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Hyde-Smith stresses need for diverse energy sources

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WASHINGTON, D.C. – U.S. Senator Cindy Hyde-Smith (R-Miss.) today said the federal budget should advocate for greater research and development to expand the U.S. energy supply, including technologies to expand nuclear power and to make fossil fuels cleaner to use.

Hyde-Smith serves on the Senate Energy and Water Development Appropriations Subcommittee, which conducted a hearing Wednesday to review the FY2022 budget request for the U.S. Department of Energy (DOE).

“Mississippi has a diverse energy portfolio, but I believe it is critical that we recognize the important role fossil energy resources will continue to play in meeting America’s demands for energy,” Hyde-Smith said. “Fossil fuels, such as coal and offshore oil and gas, have been a main source of power in our country. It is crucial that we find new ways to increase potential by making fossil fuels cleaner to use, not eliminating them altogether.”

Noting that the Grand Gulf Nuclear site at Port Gipson is the largest U.S. nuclear power reactor in terms of generating capacity, Hyde-Smith asked Energy Secretary Jennifer Granholm about promising DOE nuclear energy initiatives considering “the administration’s heavy agenda on cutting carbon emissions.”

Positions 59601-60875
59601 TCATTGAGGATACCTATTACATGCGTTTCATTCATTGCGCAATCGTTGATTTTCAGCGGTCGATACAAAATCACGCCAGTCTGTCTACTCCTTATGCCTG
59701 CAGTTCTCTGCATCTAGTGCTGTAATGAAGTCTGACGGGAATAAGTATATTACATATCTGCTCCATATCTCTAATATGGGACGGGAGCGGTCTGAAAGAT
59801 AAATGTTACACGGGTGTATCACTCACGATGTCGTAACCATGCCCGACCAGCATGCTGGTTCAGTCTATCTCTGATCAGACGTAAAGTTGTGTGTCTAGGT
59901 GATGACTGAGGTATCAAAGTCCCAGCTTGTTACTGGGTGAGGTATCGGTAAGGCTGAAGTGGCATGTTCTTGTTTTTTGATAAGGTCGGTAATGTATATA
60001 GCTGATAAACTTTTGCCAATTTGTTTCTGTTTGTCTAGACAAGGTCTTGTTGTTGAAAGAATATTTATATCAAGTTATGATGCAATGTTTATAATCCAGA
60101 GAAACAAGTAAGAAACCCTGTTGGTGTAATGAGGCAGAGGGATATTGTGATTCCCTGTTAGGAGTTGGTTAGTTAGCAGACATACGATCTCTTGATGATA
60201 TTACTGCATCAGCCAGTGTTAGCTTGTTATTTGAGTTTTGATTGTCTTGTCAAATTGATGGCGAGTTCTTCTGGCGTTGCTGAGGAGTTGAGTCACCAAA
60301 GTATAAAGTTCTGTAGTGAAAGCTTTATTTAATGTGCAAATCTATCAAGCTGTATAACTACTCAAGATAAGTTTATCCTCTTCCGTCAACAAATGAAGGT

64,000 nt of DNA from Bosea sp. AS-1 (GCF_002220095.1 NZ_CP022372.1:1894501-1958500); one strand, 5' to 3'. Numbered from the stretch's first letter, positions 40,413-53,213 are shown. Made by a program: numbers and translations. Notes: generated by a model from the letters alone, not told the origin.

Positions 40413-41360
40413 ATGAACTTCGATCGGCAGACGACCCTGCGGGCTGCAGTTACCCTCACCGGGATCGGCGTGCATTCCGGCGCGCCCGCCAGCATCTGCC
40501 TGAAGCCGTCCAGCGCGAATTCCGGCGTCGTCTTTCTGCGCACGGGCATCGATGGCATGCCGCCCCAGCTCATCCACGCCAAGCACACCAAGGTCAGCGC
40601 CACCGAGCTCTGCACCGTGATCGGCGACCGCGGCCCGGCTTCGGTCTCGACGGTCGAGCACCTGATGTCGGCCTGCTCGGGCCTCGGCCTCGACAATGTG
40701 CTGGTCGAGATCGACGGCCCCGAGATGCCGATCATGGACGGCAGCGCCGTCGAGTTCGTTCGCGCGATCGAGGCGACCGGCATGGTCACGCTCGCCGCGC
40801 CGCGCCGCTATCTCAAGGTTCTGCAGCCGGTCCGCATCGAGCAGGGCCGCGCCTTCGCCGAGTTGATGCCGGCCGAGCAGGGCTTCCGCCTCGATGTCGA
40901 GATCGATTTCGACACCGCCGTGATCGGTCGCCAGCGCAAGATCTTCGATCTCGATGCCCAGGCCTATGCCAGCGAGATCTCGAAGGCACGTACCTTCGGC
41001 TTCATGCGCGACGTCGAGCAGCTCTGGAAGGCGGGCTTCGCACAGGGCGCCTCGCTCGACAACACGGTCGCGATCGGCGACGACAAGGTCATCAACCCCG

Granholm pointed to the FY2022 budget increase sought for the DOE Office of Nuclear Energy and offered a commitment that nuclear energy advances should be a bigger part of the nation’s energy portfolio, including extending the life of existing nuclear plants. (Related: On Tuesday, two Mississippi State University researchers were each awarded $800,000 DOE Office of Nuclear Energy fuel cycle research and development grants.)

“The Gulf of Mexico is one of the nation’s most important regions for energy resources, and accounts for a large portion of our crude oil and federal offshore natural gas production. What efforts are being taken by the department to advance cleaner technologies for domestic fossil fuel resources?” Hyde-Smith said.

In response, Energy Secretary Jennifer Granholm pointed to the budget request for DOE Office of Fossil Energies and Carbon Management programs to work with energy producers to make production “efficient and clean, as clean as it can be.”

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